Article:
Yellow Meadow Vetchling
For the past few years, I’ve been talking with my Mum about wildflowers, self seeders and ‘pollinator’ planting. More so, following some work on a public art project last Autumn 2012 for Somerset Wildlife Trust and Plantlife – ‘Save Our Magnificent Meadows’ – taking a market stall around Somerset Town Markets to talk with people about wildflower meadows and biodiversity.
My Mum, Gill Palmer, has been a Churchwarden at Edington, Somerset for many years now. I think the idea, (hopefully assisted by my enthusiasm), had been quietly building in her mind, to turn this acre of God’s ground, normally and regularly mown and strimmed to keep it ‘tidy’, into a wildflower habitat. A couple of local volunteer specialists came to talk with her about it, and they made a plan: “see what’s there already”.
This year, only paths were cut, looping around the churchyard. And gradually over the spring and summer an extraordinary diversity has emerged. What is most surprising perhaps, is just how many plants have grown. Seeds and corms must have lain dormant for so long, existing just beneath the edge of the cutting blade, in the soil through the heat and frost, waiting for the opportunity granted to allow them their flourish.
I like going there to see what’s coming up when I go to visit.
Smooth Cat’s–Ear Hawkbit
And something else: it’s bewildering how we could have forgotten (for too long it seems?) that this, this all ‘happens’.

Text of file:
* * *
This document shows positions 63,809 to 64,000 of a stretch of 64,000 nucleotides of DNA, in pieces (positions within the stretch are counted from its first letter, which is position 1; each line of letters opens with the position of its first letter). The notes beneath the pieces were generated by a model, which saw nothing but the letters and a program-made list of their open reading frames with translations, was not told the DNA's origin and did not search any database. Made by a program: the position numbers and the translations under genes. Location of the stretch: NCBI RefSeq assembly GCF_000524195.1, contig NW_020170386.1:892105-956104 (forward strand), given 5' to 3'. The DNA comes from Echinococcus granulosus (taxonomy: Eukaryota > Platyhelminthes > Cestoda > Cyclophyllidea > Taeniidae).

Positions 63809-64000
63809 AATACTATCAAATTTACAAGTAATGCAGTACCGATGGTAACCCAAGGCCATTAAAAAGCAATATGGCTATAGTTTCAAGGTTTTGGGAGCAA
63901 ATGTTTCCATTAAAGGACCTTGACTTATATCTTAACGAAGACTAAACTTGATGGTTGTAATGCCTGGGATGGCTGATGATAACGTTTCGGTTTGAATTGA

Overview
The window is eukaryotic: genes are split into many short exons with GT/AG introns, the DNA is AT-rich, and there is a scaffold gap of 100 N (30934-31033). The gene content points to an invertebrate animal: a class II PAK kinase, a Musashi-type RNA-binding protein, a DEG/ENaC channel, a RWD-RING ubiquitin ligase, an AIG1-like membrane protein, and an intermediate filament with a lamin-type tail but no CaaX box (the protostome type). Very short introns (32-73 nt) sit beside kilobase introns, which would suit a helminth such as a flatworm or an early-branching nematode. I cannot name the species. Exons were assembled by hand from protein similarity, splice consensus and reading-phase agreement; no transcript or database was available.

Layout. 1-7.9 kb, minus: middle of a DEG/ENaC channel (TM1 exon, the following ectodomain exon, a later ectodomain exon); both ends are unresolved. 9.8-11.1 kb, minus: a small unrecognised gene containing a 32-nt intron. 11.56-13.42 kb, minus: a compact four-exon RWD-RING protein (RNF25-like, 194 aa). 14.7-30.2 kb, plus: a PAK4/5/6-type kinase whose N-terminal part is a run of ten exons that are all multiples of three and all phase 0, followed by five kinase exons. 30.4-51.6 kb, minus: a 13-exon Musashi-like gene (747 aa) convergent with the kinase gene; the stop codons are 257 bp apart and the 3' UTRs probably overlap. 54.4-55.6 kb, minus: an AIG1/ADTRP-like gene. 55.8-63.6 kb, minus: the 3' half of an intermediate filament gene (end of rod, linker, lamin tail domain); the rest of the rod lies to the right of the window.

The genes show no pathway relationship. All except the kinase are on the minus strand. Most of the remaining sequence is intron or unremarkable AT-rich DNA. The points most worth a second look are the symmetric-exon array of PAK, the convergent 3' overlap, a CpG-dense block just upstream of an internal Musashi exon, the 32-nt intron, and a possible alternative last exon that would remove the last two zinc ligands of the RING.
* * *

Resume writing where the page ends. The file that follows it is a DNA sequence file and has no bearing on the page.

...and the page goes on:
‘Aquinas said that “the Divine Omnipotence must not be taken as the power to effect any imaginable thing, but only the power to effect what is within the nature of things.”’
Annie Dillard, ‘For The Time Being’ (1999)
This energetic, continual emergence of colour and shape, this growing, flowering seeding array. In the gardens surrounding the ‘Acre’, most of this would be categorised as weed. Hoary Plantain actually allowed to flower?
This all ‘happens’ without our fussing hands and weed picking fingers. There is human assistance of course, certainly a context of control and some cutting at the right time of year, but generally, it’s all about what comes up. When was it, when did it occur, that we thought cut bald grass so much better than this? For we choose how things ‘look’, there are cultural aesthetic choices in all the acres.
Rose Bay Willow Herb
I am so glad my Mum has undertaken this project – it is truly inspiring. Some of the other churchgoers and villagers like looking, especially at the diversity of pollinating bees and butterflies about. Some have brought in their own shears to ‘tidy up’ around a memorial stone or two. I hope I’m the most enthusiastic.
I grew up on a farm in Witham Friary in the 1960s, owned by a London business man, Mr Smallpiece. I remember him visiting once in a suit to our farmyard. He gave me and my brother a banana each. My Dad was the Manager of three large farms there. We were food producing farmers, and part of a strong rural culture and tradition of seeing ourselves as protectors of land, while using pesticides in the rapid post war intensification of farming, which contributed to a terrifying and rapid decline in biodiversity.
Bluebell (White as well)
My research for the ‘Meadows’ project for SWT was interesting in reflecting on my own implication, even if I was only 8.
So the fact that my Mum is now encouraging the self seeding and spontaneous profusion of wildflowers, and all the associated species that accompany and relate to them, is a salve, a ‘selfheal’, both to past and present.
What’s more, my Dad is buried in this acre. We all turn under in the end.
Allium Crow Garlic
Ivy Leafed Toadflax
Wild Flowers listed are ones recorded in Edington Churchyard up to July 21st 2013: “see what’s there already”.
‘Repeatedly and reassuringly, God tells Joel Goldsmith, “I am on the field”.’
Annie Dillard, ‘For The Time Being’.